A lot has been written about the basic techniques of how to approach a Twitter chat, how to follow a Twitter chat, and things like that. In fact, this post from the BlogWorld folks lists 26 posts about Twitter chats that should give you a pretty good summary of that kind of information. But today, I want to talk with you a little bit about something that doesn’t get talked about as much, and that is how to get the most that you can out of participating in a Twitter chat.
Twitter chats are interesting because they take the whole world of Twitter and minimize it into a much smaller group and a specific topic. That said, your approach to Twitter as a whole can be formulated and refined as you make your way through Twitter chats. The following are some mannerisms I’ve developed over the last year. That’s not to say they are the right ways to do it, but I have found chats have become increasingly rewarding as I have followed these basic ideas, so hopefully it will work the same way for you.
1. It’s a dance, not open mic night: There is a lot of pressure, I think, when you are in a chat to say things that really make an impact on the conversation. People want to get retweeted 20 times and have people come back at them days later and say, “Man, you were so brilliant in that chat!” Sometimes you do get yourself retweeted, and sometimes people do compliment you on something you said. However, that’s not really trying to participate in a chat, right? That’s just trying to get, well, retweets. Try to alter your focus more towards conversing and less from trying to get yourself lots of retweets.
2. Retweeting others can get boring for you and can bug others: There is a fine line between retweeting really great stuff so that your followers can see it and retweeting everything so you can stay in the mix. I was in a chat once where someone retweeted everything the moderator was saying, including basic bio information for the person who was a special guest for the chat. If most of your time in a chat is spent retweeting others, it’s not going to feel as rewarding for you (I’d think) and it’s not really going to seem like you’re offering a lot to the chat. Imagine going to a webinar and just repeating everything the presenter said. Kind of weird, right? Try to balance your retweeting with replying to people who say stuff you like. This makes your approach more conversational and more engaging.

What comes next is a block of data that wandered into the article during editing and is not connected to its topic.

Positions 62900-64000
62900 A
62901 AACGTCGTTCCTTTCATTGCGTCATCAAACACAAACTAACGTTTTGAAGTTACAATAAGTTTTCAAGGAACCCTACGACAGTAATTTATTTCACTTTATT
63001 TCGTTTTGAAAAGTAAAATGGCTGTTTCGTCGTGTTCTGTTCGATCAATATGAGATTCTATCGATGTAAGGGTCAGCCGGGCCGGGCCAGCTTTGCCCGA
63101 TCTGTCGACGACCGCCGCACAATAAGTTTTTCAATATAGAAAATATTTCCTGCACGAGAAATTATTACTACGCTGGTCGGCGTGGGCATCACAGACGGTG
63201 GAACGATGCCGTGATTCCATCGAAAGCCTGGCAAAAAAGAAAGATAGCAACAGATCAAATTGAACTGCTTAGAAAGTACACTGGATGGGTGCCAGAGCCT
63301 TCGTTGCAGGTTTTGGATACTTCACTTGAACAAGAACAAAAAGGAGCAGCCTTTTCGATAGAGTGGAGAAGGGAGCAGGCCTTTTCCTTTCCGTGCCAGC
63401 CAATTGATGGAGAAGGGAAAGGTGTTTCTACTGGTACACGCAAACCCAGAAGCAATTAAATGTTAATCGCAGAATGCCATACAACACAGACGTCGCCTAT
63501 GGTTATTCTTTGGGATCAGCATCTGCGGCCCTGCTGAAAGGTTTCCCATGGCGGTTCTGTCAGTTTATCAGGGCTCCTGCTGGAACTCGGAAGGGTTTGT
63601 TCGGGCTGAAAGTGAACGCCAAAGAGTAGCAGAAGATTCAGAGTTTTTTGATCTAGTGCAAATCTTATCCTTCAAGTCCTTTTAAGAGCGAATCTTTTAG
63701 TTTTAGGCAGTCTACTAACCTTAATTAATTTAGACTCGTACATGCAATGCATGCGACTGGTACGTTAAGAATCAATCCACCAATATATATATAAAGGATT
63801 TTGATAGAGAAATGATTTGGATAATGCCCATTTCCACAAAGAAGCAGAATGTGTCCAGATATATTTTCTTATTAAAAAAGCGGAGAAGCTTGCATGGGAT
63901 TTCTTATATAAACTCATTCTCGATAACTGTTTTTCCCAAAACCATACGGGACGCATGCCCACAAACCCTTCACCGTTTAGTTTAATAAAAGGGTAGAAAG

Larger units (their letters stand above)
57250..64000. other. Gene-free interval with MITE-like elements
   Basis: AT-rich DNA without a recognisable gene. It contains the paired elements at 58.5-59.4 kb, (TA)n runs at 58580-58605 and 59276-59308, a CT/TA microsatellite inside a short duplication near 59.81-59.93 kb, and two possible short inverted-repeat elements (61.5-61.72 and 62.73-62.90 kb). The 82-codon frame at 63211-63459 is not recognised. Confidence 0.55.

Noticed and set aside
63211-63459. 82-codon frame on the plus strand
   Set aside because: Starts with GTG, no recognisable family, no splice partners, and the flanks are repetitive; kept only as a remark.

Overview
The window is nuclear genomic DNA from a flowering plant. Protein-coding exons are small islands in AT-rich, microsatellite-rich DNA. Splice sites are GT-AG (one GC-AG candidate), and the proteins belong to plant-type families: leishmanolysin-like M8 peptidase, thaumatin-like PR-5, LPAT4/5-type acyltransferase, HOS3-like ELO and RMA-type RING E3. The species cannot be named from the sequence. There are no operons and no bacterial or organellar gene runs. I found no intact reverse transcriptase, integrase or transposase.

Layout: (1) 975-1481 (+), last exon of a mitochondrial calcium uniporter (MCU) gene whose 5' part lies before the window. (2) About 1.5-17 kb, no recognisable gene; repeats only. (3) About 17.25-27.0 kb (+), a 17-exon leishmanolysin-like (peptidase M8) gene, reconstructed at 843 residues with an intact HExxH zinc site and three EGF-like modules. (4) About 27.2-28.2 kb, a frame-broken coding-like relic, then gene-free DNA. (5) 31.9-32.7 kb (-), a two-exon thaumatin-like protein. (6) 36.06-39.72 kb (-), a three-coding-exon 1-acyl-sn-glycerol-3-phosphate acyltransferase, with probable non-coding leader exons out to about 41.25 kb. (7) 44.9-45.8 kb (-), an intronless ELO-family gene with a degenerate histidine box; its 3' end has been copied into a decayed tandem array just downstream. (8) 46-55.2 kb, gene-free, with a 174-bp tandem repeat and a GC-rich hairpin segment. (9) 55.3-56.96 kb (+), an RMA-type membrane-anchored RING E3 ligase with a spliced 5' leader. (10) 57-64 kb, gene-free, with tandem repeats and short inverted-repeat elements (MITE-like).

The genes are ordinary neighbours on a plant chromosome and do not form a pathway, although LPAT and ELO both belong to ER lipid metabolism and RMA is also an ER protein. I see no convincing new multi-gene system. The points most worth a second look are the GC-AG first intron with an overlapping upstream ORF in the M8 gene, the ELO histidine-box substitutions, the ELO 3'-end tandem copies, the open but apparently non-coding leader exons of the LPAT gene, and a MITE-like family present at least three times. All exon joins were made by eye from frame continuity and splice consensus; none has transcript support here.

3. Try to have a 12:1 ratio between replies to others and things you say yourself: I learned the 12:1 ratio when I was still pretty new to the online world. Chris Brogan wrote in a blog post that for every time you want to promote yourself, you should promote 12 other people. I still try to use that rule when I’m in a chat. In fact, I try to limit myself to 2 tweets that I just toss out there on my own. I reply to the moderator, I reply to other chat participants, and people still talk back at me. I may not get as many retweets, but it’s a lot more fun!
4. Promoting yourself in the middle of a conversation can get old super-quick: I’ve debated this with people before. To me, a chat is not the time to tweet links to your blog posts, especially if those posts aren’t exceedingly relevant to what is being discussed. Most chats will give you a chance to introduce yourself and you can link to your blog then, but posting lots of links to your site gets distracting, and most people will probably not click to it right then anyway. Why? Because they’re chatting!
5. Acting like a poop makes everyone feel stinky: Getting into tiffs in the middle of a Twitter chat is kind of like having a big fight at a pleasant family restaurant. It just makes everyone feel uncomfortable and awkward. If you find that someone is treating you poorly, try to take the hashtag off of your exchange. Contact the moderator and let them know that someone is being abusive. But if you fight back in the middle of the chat, even if you are 100% innocent, you will look bad.
Following these five general concepts have made chats really fun for me. They have enabled me to meet and network with a lot of great people, I’ve been able to learn a lot, and it’s more enjoyable than tweeting at yourself for an hour (in my opinion). Then again, I could be wrong!
Let’s talk about it!
Image by Robbie Ribeiro. http://www.sxc.hu/profile/Robmania